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Business.com asked close to 500 of its community members about the pros and cons of immigration and its impact on the small business economy.  Among immigrant business professionals, 73% reported feeling positive about the future of their business. 

The survey also revealed a split among respondents on the impact of immigration on business as 38.7% of small business professionals said immigration was good for business, 42% said it was bad for business and 19.3% said it had no effect on their business. 

However, on the challenges they have encountered, both immigrant and non-immigrant business owners were strikingly similar as both considered hiring and managing employees and establishing a customer base as their greatest challenges.

For their third biggest challenges, immigrant-owned businesses said its managing finances while non-immigrant business professionals said its navigating U.S. business laws and regulations.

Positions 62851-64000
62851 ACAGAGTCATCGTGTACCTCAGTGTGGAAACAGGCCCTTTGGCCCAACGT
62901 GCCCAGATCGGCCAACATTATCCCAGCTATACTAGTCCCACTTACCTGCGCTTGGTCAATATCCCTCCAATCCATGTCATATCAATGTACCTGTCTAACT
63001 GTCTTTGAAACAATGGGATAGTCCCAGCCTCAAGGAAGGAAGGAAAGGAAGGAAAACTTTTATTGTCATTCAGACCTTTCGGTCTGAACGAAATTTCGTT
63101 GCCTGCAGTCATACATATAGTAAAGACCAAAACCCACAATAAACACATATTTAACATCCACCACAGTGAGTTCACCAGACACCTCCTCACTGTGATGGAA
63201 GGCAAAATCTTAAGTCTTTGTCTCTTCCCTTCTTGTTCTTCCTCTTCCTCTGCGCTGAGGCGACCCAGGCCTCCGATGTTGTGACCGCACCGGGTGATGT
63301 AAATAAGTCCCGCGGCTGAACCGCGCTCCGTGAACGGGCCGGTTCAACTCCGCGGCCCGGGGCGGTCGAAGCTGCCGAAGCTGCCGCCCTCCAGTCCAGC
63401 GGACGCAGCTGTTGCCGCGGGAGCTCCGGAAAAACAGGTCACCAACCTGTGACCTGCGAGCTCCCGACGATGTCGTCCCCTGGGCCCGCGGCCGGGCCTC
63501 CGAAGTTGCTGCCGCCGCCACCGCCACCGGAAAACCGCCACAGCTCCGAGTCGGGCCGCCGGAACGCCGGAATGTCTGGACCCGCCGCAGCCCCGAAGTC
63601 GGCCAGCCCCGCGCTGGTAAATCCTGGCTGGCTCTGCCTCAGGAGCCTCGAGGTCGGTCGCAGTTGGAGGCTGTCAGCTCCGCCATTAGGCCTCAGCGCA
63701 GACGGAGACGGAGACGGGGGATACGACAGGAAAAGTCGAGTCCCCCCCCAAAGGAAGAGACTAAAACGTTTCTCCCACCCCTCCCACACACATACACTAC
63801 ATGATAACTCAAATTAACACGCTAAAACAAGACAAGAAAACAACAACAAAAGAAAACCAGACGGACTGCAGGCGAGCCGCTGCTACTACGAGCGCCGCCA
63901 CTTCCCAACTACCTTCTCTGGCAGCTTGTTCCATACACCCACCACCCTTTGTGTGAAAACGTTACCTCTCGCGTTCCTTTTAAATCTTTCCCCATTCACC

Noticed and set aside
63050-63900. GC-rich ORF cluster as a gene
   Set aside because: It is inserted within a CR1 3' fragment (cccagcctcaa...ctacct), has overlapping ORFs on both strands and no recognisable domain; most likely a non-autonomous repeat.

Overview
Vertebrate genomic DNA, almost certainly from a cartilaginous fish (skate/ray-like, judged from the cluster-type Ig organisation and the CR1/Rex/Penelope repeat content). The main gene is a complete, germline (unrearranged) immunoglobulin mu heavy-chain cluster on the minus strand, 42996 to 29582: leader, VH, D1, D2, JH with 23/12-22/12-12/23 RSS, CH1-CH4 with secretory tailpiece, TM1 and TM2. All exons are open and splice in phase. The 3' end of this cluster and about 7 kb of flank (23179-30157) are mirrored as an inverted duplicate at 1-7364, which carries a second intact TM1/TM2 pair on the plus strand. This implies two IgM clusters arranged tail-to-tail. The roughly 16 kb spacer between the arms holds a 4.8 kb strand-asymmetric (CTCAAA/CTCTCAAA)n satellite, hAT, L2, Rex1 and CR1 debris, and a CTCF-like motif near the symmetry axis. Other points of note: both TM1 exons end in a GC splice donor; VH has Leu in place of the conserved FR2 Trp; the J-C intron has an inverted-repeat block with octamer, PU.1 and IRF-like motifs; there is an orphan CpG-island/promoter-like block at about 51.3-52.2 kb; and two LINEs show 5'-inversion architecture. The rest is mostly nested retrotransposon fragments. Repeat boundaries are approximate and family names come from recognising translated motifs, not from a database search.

A majority of both immigrant (62%) and non-immigrant (55%) business owners used personal savings to start their business and 84% of both groups noted that education was either important or very important for their industry.

The survey also found that 33% of non-immigrant respondents said they or someone they knew hired illegal immigrants to work for their businesses. Many said that they were unsure how to verify the legality of an employee. 

They can learn how to verify if a worker is legally eligible to work in the United States, here.

When asked “how has immigration impacted your local community and business?” the answers ranged from positive to deeply negative and many called for immigration reform.  One respondent noted that immigrant labor is very important because they get the job done, are hard-working, reliable and strong. They suggest an immigration reform ASAP.

“Our survey results underscore the continued polarizing attitude toward immigration and its impact on our economy, but also highlights the American Dream is alive and well,” said Doug Llewellyn, CEO, business.com. “I am encouraged by the findings as small business -whether immigrant-owned or not – continues to serve as the lifeblood of this country and will fuel our economy for years to come.” 

Learn more about the results of this survey from this story, “Small Business Professionals Split on Immigration’s Impact.”